During times of uncertainty, you may find yourself feeling a little more anxious, stressed out and even depressed. Whether you are experiencing financial or physical stressors (or both), you may gravitate toward carbohydrates and overly sweet foods as a source of comfort. While these so-called “comfort foods” may provide a quick fix and serve to help us feel immediately better, eating them in large amounts or for an extended duration of time may worsen your anxiety and further dampen your overall mood.
Whether you know it or not, there is a defined link between what you eat and how it affects not just your physical health, but your mental health as well.
Better Diet, Better Mood
The good news is this: We can absolutely regulate what we choose to eat. It should come as no surprise that individuals who consume a diet high in fruit, whole grains, vegetables, fish, olive oil and low-fat dairy report overall less depression than those who consume a typical Western diet (which largely includes red meat, refined grains, sweets and high-fat dairy products).
Research also shows that eating a healthy Mediterranean-style diet — which generally consists of the aforementioned ingredients such as whole grains and vegetables — can aid in lowering overall depression.
What You Should Eat
Certain foods are linked to a lower level of depression because they’re high in nutrients and antioxidants. A few examples to choose from include:
Varied seafood (crab, tuna, smelt)
Leafy greens (watercress, spinach, turnip greens)
Oysters and mussels
Lettuce (red, green, romaine)
Peppers (bell, serrano, jalapeno)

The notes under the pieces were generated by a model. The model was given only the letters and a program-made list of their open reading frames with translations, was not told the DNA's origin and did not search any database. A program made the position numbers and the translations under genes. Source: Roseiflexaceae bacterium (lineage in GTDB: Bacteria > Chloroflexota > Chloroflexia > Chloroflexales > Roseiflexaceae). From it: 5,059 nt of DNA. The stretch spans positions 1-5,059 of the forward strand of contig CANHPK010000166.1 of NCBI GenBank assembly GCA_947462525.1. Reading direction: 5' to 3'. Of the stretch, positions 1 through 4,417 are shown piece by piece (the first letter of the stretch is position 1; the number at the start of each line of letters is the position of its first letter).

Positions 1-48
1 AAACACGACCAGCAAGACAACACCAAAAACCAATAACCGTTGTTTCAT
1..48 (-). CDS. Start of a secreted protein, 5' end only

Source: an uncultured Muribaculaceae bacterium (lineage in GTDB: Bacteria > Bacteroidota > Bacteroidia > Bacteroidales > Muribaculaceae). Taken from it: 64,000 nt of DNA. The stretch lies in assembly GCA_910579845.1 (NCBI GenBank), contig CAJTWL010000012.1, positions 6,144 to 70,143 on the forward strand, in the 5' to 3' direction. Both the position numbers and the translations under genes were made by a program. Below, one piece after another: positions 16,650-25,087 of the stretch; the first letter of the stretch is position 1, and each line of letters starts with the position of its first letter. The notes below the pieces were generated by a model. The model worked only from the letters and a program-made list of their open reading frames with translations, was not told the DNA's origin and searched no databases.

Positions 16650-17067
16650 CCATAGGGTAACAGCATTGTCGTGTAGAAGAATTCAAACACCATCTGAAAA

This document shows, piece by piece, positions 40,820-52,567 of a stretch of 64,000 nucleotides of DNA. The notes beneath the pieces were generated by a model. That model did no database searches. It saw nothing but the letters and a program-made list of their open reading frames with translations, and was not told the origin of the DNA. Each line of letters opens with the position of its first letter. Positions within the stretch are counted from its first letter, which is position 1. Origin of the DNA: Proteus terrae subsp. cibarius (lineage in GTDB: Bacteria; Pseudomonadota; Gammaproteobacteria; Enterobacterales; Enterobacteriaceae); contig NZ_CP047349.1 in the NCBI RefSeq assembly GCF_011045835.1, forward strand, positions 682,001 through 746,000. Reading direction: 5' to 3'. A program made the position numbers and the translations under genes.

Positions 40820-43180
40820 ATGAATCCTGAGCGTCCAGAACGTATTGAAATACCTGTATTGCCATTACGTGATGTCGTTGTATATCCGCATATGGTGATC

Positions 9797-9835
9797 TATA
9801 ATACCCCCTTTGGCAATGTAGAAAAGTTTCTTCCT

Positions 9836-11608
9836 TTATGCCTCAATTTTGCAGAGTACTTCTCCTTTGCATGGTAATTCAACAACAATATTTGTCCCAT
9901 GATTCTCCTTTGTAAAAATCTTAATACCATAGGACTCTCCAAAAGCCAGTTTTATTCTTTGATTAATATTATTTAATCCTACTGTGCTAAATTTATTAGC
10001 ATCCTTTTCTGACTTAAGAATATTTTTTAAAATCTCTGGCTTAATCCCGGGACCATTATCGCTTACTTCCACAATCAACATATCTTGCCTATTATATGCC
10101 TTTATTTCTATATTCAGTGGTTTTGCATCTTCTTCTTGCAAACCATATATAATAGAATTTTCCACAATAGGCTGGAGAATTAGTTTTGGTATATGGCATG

Cruciferous vegetables (such as cauliflower, kale or broccoli)
Limit The Bad
If you find yourself at home more often, either cooking for your family or even ordering takeout from local restaurants, it’s wise to limit dishes with refined grains, sweets, red meat and those high in fat content. Instead, choose options with whole grains (brown rice, quinoa, whole wheat bread), fresh fruit, vegetables or seafood.
If you’re in the mood for salmon, here’s a recipe you might opt for in your near future.
Chocolate Can Help
A word of caution, though: Consume it only as a treat and in moderation. If you eat too much chocolate, you may be adding unnecessary sugar to your healthy diet and negating its health benefits.
We may not be perfect in all we eat and what we make a conscious choice not to eat. It’s possible we won’t always have the ability or means to replicate a Mediterranean-style diet for each meal. Still, we can usually look for ways to improve our eating habits, which also will serve to improve our physical, emotional and mental well-being.
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